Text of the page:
Our urban streets will not be safe until we slow cars. We won't make a significant dent in slowing cars if our toolbox is a combination of signage, more enforcement and driver education. Those are all nice, but the primary hurdle we need to overcome is our propensity to over-engineer, to apply highway thinking to local streets.
One of my favorite writers at Streets.MN is Bill Lindeke. Last week had a fantastic article on the subtle, but critical, difference between a 30 mph speed and a 20 mph speed. He perfectly explains why stroads (the street/road combination) are not just a suburban phenomenon but are actually pervasive throughout urban neighborhoods:
The problem is that for a good urban street, this muddy “middle ground” between ‘walkable’ and ‘driver’s paradise’ can sometimes be the worst of both worlds. And as I’ve been traveling around Saint Paul lately, I’ve noticed one particular aspect of street design where the city is about 80% of the way to designing a successful street. But much of the time, it’s the last 20% of the design is absolutely crucial to the outcome. I think of it as “the critical ten.”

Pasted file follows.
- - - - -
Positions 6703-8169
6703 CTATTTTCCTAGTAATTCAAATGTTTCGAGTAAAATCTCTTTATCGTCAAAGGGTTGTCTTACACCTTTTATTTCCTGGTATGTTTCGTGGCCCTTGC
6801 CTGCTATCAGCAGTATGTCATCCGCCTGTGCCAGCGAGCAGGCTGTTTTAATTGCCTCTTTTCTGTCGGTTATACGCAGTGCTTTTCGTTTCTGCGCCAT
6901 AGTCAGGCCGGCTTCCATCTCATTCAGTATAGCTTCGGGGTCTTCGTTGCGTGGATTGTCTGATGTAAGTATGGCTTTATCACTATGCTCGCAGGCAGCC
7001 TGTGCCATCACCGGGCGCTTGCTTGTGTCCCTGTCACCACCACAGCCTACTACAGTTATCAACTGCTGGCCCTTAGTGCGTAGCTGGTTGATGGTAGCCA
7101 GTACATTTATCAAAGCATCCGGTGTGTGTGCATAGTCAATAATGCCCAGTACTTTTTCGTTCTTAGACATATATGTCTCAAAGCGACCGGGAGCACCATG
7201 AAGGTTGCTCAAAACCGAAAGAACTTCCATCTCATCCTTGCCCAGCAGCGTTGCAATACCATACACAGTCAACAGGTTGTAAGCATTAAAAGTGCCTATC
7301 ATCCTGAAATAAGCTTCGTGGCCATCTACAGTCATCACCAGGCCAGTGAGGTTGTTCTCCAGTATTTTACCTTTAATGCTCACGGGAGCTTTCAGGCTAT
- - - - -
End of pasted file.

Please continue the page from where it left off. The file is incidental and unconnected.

He even deals with the biggest red herring: fear of delays in travel time.
At the same time, the big concern for many engineers, drivers and civic leaders is how lower speeds will impact traffic flow. They amazing thing is that it doesn’t have to make a huge difference. When you’re talking about traffic flow on these urban commercial streets, speed is far less important than delay at intersections.
And as we pointed out here quite some time ago, traffic signals are the epitome of orderly but dumb thinking.
Forgiving design principles used by engineers today are designed to forgive the mistakes of drivers. In our urban neighborhoods, we need to prioritize forgiving the mistakes of those outside of a car.